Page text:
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Rediff.com  » Business » Bearish market: What investors must do

Bearish market: What investors must do

Last updated on: January 12, 2011 10:22 IST

Bearish market: What investors must do

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Devangshu Datta

'One swallow doesn't make a summer' is a proverb that points out the dangers of extrapolating trends on small data samples.

Going by that principle, one can scarcely extrapolate annual trends for 2011 from just over a week's worth of trading.

However, 2011 has started weak. The Nifty has lost around 6 per cent, dropping about 400 points in the New Year.

If 2011 is going to be a bearish year, traders could seek alternative investment and trading options.

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Image: A weak start for investors.
Photographs: Illustration: Uttam Ghosh/Rediff.com
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Assuming this is a genuine trend, the market would start looking attractive somewhere between the 5,000 and 5,500 mark.

It may fall quite a bit lower 30 per cent corrections are normal in the Indian bear markets. However, a 15-20 per cent correction would leave sufficient margin of safety for a long-term investor, who was prepared to average down.

Hedgers could start looking to buy puts in that range in say, the June 2011 series. Instead of just waiting for the market to fall (it may not, after all), there are other ways to try making money.

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Image: Illustration: Uttam Ghosh/Rediff.com
Photographs: Ways to make money.
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For instance, selling Nifty futures in early January could have generated a big profit, given the 10:1 leverage. An even better trade was a long USDINR futures.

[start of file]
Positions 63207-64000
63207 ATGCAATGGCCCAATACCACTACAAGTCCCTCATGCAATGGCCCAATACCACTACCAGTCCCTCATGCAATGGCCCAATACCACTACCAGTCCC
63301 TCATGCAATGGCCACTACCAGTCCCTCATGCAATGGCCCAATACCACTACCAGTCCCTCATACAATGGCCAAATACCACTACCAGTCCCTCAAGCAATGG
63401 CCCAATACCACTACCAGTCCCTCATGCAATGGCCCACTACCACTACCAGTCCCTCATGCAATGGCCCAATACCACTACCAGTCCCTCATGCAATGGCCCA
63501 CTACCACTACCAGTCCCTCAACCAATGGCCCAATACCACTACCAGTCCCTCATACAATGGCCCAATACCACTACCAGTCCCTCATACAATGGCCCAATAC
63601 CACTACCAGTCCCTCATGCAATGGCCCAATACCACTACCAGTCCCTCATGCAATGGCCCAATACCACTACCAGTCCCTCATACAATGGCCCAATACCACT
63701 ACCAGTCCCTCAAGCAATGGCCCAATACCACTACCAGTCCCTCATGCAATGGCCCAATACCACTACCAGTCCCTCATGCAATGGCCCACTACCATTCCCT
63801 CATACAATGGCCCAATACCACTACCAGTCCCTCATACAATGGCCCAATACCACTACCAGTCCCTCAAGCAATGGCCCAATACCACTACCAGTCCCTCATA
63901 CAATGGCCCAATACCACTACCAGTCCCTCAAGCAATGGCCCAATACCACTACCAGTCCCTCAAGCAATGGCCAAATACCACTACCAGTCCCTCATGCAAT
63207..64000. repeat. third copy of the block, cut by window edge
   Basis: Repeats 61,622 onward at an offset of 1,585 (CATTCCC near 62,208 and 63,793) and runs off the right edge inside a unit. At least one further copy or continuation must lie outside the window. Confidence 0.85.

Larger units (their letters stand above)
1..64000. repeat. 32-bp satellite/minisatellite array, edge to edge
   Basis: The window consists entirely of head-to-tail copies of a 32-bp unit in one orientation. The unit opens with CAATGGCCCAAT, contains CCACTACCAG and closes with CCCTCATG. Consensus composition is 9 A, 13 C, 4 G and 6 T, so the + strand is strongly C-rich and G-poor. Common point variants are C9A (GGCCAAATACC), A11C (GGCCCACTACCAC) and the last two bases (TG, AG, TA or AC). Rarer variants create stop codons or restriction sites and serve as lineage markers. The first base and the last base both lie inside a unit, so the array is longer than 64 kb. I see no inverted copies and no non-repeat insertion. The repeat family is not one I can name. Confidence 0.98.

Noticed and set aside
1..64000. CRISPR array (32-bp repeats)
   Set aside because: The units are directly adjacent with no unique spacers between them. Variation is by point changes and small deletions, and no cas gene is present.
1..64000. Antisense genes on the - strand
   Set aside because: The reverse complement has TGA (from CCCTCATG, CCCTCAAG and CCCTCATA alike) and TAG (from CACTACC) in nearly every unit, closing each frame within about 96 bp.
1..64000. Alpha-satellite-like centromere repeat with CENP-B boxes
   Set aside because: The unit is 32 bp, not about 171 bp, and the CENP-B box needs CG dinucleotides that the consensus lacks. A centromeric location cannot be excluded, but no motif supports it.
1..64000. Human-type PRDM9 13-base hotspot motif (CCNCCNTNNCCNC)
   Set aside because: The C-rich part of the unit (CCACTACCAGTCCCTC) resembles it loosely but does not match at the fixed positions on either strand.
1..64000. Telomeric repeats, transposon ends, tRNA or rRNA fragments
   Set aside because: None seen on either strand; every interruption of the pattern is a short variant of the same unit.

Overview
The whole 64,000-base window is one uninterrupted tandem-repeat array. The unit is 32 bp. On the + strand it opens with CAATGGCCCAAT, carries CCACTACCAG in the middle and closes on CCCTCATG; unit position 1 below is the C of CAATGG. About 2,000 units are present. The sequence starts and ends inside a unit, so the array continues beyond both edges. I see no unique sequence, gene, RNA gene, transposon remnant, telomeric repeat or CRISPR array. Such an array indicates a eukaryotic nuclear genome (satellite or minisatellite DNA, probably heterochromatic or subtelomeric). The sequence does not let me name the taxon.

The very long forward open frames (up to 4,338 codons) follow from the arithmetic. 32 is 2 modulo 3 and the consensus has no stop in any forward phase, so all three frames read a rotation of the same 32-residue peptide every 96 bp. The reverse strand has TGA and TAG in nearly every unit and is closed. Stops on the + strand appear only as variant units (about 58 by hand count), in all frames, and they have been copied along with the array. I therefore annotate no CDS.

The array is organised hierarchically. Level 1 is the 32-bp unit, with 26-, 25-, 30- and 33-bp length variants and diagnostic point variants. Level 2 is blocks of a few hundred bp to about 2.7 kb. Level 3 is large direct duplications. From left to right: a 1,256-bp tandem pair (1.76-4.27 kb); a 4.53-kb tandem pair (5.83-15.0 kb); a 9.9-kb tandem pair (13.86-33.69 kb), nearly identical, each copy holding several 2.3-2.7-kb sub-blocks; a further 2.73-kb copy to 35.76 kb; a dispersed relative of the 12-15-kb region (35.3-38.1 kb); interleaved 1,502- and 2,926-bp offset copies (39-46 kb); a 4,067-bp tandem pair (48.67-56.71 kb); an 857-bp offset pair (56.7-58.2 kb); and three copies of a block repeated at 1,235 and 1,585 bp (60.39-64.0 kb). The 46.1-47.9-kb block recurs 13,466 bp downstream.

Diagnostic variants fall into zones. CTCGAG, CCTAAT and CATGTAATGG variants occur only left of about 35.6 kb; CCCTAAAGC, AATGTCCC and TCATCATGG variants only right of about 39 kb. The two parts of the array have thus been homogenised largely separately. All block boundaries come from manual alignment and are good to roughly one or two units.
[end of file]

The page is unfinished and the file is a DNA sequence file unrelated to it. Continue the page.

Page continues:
The January 2011 contract dropped from Rs 44.94 /$ on December 31 to Rs 45.6 on January 10 before recovering to 45.48 on January 11. Since currency futures contracts offer 50:1 leverage, that translates into over 70 per cent gains.

The currency and stock market trends are connected. Much of the downwards pressure on stock prices comes from FII selling.

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Image: Pressure on stock prices from FII selling.

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FII actions do contribute to short-term rupee strength or weakness though of course, macro-economic factors (rising inflation, a widening trade gap) also have a say in currency moves.

A chartist sees a target of around Rs 46.20 inside the January settlement (January 27) since the USDINR pattern forecasts further rupee weakness.

A long USDINR position could therefore, still generate significant gains. A stop loss at around 45.35 would limit potential downside.

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Image: Dollar notes.

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Apart from a potential diversification into trading currencies, investors could consider long-term investments in the old warhorses of the IT and pharmaceutical sectors.

If the rupee does weaken, it usually has a positive impact on these two sectors due to rising export competitiveness. Indeed, the IT sector has been the standout performer of the past two years.

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Image: Anxious investors.
Photographs: Reuters.
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Another interesting area is commodities. Metals in particular could develop trends that have global significance and last a fair length of time.

The global metals market is responding adversely to fears that China's efforts to control inflation would lead to lower off take in the PRC.

Pretty much every non-ferrous metal (aluminium, copper, zinc) has been sold down.

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Image: A man speaks on a his mobile as he looks at a large screen displaying India's benchmark share index.
Photographs: Arko Datta/Reuters.
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The impact was visible on Indian commodity exchanges as well as in the stock prices of producers like Hindalco.

If metals do underperform the overall market, it's an easy sector to short either as pure commodities or in the stock market.

The author is a technical and equity analyst.


Image: A stock broker.
Photographs: Reuters.
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